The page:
Director: Andrew V McLaglen
Producer Euan Lloyd
Script: Reginald Rose
From a novel ‘The Wild Geese’ by Daniel Carney
Editing: John Glen
Score: Roy Budd
This tightly directed film by McLaglen
has to be one of my favourites of all time. From the Euan
Lloyd stable is has all the elements you would expect from a classic British
war movie, Overwhelming odds, resilience in the face of danger and a good
moral message. This combined with a well adapted screen play from the book
by Carney gives the veteran actors a chance to shine. Ok down to the movie….
When a ruthless African dictator's rise to power threatens the investments that a multinational corporation owns in his country, the corporation hires a group of Brit mercenaries to go in and rescue the nation's deposed former leader so that he can be restored to power and business can continue as usual.
The man they hire for the job is Colonel Allen Faulkner (Richard Burton), who in turn brings two of his old army buddies into the deal. They are Captain Rafer Janders (Richard Harris) and Lt Shawn Flynn (Roger Moore). After they iron out the details of the contract (the hard-drinking Faulkner semi-jokingly states "There is a clause in all of my contracts that my liver is to be buried separately - and with honours"), they put together a list of fifty men (some of whom have fought with them in the British army begin recruitment.
I’m going to try not to spoil the film for those who haven’t yet viewed it yet so will discuss spoilers generally and not in detail. The action sequences are done well and whilst not always 100% believable are still exciting, reviewers seem to focus on the cyanide quarrels as a point of quibbling. The story is excellent and well paced – not focusing too much on the action but establishing good characters and explaining old relationships. Little details like Sandy Young’s (Sgt Major) not liking Faulkner all tell us something of the past. The first half story line build its onto Africa and the saving of a good black politician.
The backbone of the film is not in any of the elements already mentioned although together they would have made a good film, it’s in the character development that is inherent in the screen play and brought well into the film. I will mention just a couple. The colonels relationship with his old friend Sandy Young. We see Faulkner trying to convince him not to go and then the aftermath after Faulkner eventually says to the Sgt Major,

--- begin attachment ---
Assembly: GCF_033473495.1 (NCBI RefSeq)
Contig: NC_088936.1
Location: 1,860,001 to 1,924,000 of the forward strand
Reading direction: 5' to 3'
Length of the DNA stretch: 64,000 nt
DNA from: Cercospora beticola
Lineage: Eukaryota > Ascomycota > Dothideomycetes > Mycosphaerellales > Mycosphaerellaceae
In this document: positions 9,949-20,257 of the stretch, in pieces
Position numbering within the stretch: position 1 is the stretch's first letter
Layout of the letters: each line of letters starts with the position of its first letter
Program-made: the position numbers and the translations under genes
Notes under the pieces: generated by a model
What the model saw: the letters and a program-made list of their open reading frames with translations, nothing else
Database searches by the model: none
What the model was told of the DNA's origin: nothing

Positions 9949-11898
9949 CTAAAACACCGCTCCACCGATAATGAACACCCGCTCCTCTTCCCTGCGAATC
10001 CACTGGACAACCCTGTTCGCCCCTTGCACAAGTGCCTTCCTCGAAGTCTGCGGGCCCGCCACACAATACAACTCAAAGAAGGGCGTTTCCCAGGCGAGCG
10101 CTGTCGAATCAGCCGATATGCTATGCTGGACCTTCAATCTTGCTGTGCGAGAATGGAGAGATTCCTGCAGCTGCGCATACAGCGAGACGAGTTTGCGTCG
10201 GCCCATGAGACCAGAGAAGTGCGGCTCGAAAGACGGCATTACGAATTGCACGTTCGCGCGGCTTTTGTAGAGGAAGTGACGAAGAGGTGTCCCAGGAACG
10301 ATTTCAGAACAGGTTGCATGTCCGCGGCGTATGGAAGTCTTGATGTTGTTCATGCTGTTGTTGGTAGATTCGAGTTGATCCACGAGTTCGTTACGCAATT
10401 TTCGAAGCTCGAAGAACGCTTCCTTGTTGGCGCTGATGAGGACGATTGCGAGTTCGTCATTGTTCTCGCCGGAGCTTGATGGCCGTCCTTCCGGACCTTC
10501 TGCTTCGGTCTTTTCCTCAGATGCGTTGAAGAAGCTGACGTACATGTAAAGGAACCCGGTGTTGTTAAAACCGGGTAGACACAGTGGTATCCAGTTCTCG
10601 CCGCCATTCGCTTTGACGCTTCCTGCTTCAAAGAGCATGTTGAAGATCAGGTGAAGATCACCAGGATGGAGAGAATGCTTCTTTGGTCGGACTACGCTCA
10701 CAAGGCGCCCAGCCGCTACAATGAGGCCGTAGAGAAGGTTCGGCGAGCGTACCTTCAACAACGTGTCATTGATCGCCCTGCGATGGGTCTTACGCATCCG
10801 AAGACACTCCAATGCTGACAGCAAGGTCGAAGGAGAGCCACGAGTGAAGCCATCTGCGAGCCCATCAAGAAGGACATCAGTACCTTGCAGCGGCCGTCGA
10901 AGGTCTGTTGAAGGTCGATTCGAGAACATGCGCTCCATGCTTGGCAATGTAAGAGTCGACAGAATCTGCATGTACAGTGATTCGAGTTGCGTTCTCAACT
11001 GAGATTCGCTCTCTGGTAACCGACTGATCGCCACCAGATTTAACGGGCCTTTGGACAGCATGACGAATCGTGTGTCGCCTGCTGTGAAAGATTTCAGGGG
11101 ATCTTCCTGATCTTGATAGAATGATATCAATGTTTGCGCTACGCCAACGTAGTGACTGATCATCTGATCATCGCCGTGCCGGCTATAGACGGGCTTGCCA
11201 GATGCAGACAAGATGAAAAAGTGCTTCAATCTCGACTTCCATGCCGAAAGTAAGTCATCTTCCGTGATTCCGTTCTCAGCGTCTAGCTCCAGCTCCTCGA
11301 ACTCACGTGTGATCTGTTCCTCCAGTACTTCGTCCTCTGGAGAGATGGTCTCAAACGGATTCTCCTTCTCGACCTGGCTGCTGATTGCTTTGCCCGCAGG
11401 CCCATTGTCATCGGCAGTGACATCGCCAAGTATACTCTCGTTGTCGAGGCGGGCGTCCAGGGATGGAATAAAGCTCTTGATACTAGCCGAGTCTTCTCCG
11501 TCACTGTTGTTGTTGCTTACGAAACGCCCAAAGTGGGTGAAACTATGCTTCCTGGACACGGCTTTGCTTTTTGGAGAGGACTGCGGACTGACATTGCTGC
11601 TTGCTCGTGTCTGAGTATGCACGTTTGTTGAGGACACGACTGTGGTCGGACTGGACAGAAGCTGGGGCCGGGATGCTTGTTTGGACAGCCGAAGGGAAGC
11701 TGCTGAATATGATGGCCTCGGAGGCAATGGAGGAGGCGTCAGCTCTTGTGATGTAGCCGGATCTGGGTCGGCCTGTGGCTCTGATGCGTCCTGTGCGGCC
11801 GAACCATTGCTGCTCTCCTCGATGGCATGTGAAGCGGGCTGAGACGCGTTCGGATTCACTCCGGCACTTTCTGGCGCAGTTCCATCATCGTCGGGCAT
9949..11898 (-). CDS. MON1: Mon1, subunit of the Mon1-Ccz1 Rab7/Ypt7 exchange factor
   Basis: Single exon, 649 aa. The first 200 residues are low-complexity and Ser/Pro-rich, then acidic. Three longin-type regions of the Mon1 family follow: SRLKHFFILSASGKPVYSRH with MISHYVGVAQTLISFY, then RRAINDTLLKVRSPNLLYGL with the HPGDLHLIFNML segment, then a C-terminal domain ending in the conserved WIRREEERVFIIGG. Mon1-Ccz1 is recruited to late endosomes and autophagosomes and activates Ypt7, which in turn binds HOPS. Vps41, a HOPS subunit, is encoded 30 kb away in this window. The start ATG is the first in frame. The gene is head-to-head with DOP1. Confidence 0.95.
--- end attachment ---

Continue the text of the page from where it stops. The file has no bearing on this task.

‘when there’s no one around sandy you can call me Allen’ to which the Sgt Major replies
‘yes sir, I will sir’ despite the fact there is no one around.
Two more poignant moments and the film is full of them because you become involved with the characters. The walk when Harris makes Burton his son’s God father, to which Burton replies,
‘Why me, haven’t; you got any decent friends’. This could sound like a comic line but that’s not the way that Burton delivers it.
Finally the development of the relationship between the South African officer Pieter Coetze (Hardy Kruger) and the black politician. Remember Coetze has been fighting black terrorists for most of his life and isn’t portrayed as racist but someone who has grown up seeing his friends killed and his country destroyed. Yet the relationship progresses, because Winston Ntshona is just so good as the moderate and forward thinking Limbani. I know that those of you have seen this film will be thinking of at least one other scene but lets not spoil such a good movie.
There’s a strong comic line despite the seriousness of the story and the situation they find themselves in. One of my favourite is when Burton and Harris meet Moore for the firs time and Burton asks Rafer what he carrying (in terms of weapons) Rafer replies,
‘I’m carrying this (pistol) and this (grenade)…it sort of balances me up…’
Burton, Moore, Harris, Kruger and Watson deliver some excellent performances here, displaying the kind of charismatic toughness one would expect from hardened soldiers. Ntshona, as I have already mentioned does a good job as the ailing ex-president. The action scenes are frequent and fantastic, and the weaponry and squad tactics displayed seem completely credible. In fact, this 36 year old flick manages to rival and surpass, most contemporary military flicks. While part of its strength is in story line and action the strong characterisations from the leads are the film's most enduring elements.
Allegedly, loosely based on "Mad Mike" Hoares mercenary crew and their incredible adventures controlling tribal violence and rescuing Westerners in the Belgian Congo in the early 60s...."The Wild Geese" never lets up once the action gets going and is full of gritty fire-fights and never say die heroics.